Investigating the antimicrobial potential of Thalassomonas actiniarum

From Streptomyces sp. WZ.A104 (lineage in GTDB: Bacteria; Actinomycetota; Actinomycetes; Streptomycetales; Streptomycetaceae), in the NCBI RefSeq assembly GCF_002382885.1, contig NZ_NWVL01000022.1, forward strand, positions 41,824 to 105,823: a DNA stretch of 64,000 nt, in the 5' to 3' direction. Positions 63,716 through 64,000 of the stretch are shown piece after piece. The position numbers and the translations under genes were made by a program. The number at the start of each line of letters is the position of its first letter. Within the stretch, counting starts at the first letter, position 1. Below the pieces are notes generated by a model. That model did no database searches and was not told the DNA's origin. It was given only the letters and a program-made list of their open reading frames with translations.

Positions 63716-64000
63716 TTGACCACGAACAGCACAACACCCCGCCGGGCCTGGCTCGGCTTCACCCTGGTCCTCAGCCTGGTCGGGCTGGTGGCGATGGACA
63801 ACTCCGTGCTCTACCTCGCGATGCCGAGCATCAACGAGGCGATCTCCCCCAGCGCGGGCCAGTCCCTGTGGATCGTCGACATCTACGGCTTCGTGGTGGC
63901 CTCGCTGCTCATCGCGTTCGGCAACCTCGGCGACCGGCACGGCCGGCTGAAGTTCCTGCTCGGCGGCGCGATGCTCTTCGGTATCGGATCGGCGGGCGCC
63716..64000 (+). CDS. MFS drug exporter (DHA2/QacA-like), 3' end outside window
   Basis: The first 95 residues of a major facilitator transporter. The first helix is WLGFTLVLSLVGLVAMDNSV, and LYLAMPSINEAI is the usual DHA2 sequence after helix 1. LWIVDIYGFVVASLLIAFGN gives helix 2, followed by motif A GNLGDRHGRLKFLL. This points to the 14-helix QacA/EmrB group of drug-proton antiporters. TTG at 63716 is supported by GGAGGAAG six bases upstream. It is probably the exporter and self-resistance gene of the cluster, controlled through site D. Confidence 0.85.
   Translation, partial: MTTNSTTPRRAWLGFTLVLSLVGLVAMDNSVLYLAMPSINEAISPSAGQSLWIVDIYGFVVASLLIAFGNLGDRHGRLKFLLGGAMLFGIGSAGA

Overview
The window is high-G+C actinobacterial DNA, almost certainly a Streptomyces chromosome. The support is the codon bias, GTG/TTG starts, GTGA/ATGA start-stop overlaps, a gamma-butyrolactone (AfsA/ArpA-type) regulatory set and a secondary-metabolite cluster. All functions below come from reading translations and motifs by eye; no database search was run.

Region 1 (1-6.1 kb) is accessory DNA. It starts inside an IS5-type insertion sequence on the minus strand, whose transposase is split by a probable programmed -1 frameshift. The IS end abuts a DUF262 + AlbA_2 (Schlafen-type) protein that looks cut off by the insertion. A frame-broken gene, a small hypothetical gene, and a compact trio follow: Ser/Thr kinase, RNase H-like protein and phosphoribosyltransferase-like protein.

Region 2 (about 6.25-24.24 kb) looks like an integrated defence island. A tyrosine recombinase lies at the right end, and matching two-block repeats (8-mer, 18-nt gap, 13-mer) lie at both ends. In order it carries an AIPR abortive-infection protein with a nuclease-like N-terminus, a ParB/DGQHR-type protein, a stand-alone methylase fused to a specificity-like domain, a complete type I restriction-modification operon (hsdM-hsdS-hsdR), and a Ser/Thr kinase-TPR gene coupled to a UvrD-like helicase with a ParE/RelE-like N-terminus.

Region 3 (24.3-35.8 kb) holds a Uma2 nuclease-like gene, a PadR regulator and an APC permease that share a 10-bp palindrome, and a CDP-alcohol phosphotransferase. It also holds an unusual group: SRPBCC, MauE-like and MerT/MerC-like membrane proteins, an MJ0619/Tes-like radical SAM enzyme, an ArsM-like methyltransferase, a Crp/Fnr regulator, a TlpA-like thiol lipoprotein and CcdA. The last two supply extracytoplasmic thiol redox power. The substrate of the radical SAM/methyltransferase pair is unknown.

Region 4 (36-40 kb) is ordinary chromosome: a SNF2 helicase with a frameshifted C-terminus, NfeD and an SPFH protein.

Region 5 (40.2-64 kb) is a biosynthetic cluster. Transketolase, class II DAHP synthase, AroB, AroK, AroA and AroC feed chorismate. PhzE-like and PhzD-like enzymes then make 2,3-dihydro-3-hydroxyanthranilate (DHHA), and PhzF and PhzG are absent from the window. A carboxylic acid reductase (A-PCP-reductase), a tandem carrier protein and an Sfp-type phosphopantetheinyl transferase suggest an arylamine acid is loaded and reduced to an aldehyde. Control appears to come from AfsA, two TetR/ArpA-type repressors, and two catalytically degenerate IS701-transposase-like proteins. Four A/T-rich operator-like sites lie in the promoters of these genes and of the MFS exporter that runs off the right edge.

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The World Health Organisation predicts that by the year 2050, 10 million people could die annually as a result of infections caused by multidrug resistant bacteria. Individuals with compromised immune systems, caused by underlying disease such as HIV, MTB and COVID-19, are at a greater risk. Antibacterial resistance is a global concern that demands the discovery of novel drugs. Natural products, used since ancient times to treat diseases, are the most successful source of new drug candidates with bioactivities including antibiotic, antifungal, anticancer, antiviral, immunosuppressive, anti-inflammatory and biofilm inhibition. Marine bioprospecting has contributed significantly to the discovery of novel bioactive NPs with unique structures and biological activities, superior to that of compounds from terrestrial origin. Marine invertebrate symbionts are particularly promising sources of marine NPs as the competition between microorganisms associated with invertebrates for space and nutrients is the driving force behind the production of antibiotics, which also constitute pharmaceutically relevant natural products.